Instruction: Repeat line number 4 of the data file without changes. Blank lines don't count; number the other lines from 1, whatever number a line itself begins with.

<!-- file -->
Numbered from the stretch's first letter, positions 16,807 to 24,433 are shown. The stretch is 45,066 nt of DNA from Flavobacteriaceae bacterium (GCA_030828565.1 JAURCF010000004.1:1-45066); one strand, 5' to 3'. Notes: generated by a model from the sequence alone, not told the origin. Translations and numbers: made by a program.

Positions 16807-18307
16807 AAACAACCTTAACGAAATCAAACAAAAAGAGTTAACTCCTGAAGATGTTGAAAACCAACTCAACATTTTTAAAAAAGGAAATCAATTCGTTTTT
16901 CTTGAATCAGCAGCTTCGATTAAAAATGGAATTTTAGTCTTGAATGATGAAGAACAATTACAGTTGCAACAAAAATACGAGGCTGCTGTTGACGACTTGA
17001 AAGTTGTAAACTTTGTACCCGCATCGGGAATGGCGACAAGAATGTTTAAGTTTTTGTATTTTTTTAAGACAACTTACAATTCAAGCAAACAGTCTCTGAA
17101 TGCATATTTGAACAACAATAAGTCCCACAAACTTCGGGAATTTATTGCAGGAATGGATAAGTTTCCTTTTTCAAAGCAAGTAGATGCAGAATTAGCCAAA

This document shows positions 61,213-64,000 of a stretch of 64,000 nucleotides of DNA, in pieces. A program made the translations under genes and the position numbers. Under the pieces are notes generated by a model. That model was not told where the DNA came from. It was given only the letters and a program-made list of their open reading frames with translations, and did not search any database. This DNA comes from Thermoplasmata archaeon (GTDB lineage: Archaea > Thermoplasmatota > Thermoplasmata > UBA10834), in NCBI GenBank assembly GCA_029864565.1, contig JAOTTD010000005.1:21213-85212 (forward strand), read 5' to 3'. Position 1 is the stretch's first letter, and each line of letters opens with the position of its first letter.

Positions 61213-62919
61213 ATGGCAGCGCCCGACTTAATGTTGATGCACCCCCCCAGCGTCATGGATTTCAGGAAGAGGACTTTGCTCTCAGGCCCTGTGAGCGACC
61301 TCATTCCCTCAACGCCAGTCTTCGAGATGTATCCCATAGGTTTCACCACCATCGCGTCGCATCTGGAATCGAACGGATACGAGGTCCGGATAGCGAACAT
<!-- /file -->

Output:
16901 CTTGAATCAGCAGCTTCGATTAAAAATGGAATTTTAGTCTTGAATGATGAAGAACAATTACAGTTGCAACAAAAATACGAGGCTGCTGTTGACGACTTGA